Sarah Currey is the Sales Manager for Easy Food and building relationships is a huge part of her job. Here she talks about how to cultivate these meaningful relationships in a professional setting.
Building relationships is the key to getting what you want. Whether it be in your personal or professional life, its a known fact that people buy into people. So the fundamental rules to building good relationships in your professional life follow the same basic rules as that in your personal.
There are lots of small elements (as it’s the small things that count) to building the perfect relationship but I believe that they all basically fall into 4 categories – here are my 4 tips to building the right relationship and keeping it.
Before you go into any long term relationship personally you take time to find out more about that person. What you have in common, what they like, what’s important to them. You learn to understand them, establish their values so you know if it’s a right fit and you can build on the relationship. This is so important in business too, except sometime you only have the one shot to get it right – so make it relevant and make it matter.
Before you meet someone, do your ground work. Find out about their business, get to know who they are, who they are targeting, what is important to them and how you can help. Getting to know them before you meet shows you have already taken the effort to understand their business – you’ve educated yourself about their industry, you are confident you already have a good understanding, you have lots in common and you can therefore offer the right commitment to a long term relationship.
When you start a relationship with someone, you are committing to them. Good relationships take time and effort and that commitment has to continue throughout.
We can all be tempted to overindulge, spoil, flatter someone at the beginning but this can sometimes be very off-putting and let’s be honest, not everyone wants to be schmoozed. Be yourself with people from the start — that way they will get to know you and like you for who you are. It also means you don’t have to try and put up this false façade the next time you meet, which will soon become very transparent.
And also no amount of personal relationship can substitute for great work. This relationship is professional so the work you do for your client and the commitment you give to the project (not them) is what they will ultimately measure you on. You have committed to deliver something for them and that is all that is important to them at the end of the day…don’t let them down!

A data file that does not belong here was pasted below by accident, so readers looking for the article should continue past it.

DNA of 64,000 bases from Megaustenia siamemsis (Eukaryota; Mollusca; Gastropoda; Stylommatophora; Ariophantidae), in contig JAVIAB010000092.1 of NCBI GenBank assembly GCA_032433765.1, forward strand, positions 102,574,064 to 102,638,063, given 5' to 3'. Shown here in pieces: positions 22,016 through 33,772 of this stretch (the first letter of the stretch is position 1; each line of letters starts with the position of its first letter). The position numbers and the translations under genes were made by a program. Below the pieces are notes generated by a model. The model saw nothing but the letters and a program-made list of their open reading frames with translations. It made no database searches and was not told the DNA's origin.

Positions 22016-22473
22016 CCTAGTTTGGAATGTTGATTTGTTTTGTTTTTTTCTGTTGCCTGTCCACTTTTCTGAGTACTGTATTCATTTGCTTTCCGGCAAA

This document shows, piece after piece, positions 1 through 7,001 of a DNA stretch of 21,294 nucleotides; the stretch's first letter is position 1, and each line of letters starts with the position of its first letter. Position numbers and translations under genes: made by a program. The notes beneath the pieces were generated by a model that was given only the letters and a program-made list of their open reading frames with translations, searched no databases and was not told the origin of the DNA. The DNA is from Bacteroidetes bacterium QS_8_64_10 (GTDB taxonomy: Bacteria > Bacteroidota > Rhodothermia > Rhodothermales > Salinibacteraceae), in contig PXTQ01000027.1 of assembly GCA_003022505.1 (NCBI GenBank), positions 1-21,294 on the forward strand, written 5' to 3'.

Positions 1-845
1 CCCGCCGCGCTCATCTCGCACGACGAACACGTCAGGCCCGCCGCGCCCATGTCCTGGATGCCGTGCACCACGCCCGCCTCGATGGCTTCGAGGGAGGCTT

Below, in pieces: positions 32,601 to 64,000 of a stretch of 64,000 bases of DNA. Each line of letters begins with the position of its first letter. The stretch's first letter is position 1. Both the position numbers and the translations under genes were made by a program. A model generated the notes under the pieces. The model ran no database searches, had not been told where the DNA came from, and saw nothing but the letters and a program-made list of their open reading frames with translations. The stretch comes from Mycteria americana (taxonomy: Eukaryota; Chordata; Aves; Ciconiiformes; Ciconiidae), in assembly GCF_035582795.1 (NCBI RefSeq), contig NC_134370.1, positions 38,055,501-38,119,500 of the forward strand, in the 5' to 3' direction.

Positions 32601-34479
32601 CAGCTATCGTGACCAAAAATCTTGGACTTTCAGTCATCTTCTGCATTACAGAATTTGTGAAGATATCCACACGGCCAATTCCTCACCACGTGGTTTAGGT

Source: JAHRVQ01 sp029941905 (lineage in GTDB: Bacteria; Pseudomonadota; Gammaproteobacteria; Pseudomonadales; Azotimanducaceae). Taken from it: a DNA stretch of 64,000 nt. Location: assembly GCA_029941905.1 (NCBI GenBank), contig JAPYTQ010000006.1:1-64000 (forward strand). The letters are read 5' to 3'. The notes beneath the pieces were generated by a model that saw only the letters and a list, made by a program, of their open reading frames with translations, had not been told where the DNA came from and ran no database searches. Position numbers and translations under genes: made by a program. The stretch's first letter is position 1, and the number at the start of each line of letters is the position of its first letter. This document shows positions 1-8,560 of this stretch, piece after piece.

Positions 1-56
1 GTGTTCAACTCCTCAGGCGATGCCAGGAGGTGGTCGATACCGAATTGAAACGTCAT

Without trust, what do you have? Your clients are entrusting you with their work (budget) and they have to trust that you are going to deliver on what you have agreed. When you first meet someone it’s all about building their trust and its only when they have that, they will give you what you want. For example, if your client doesn’t really understand what you are telling them, they may feel nervous and unsure. So this is where you have to share your knowledge that ultimately builds their trust and confidence in you.
Once the trust is gained its important to maintain it – keep them up to date with what is happening (good or bad), refrain from withholding information if you don’t think its right or giving them the answer they want to hear rather than the truth. Treat others how you would want to be treated. This way, they will trust you and respect you more for your honesty.
Respect goes both ways and its important to remember that. If they have bought into you, then they have shown that they respect you. Maintaining that respect will come through continued good service and doing what you say you will, doing it on time and to the highest of standards. Remaining professional and respectful to them at all times is essential.
Also remember to treat every client the same – your reputation and their respect for you is just as important no matter how cash valuable they are right now. It’s a small world out there and who knows where they may move to next, or who they might know!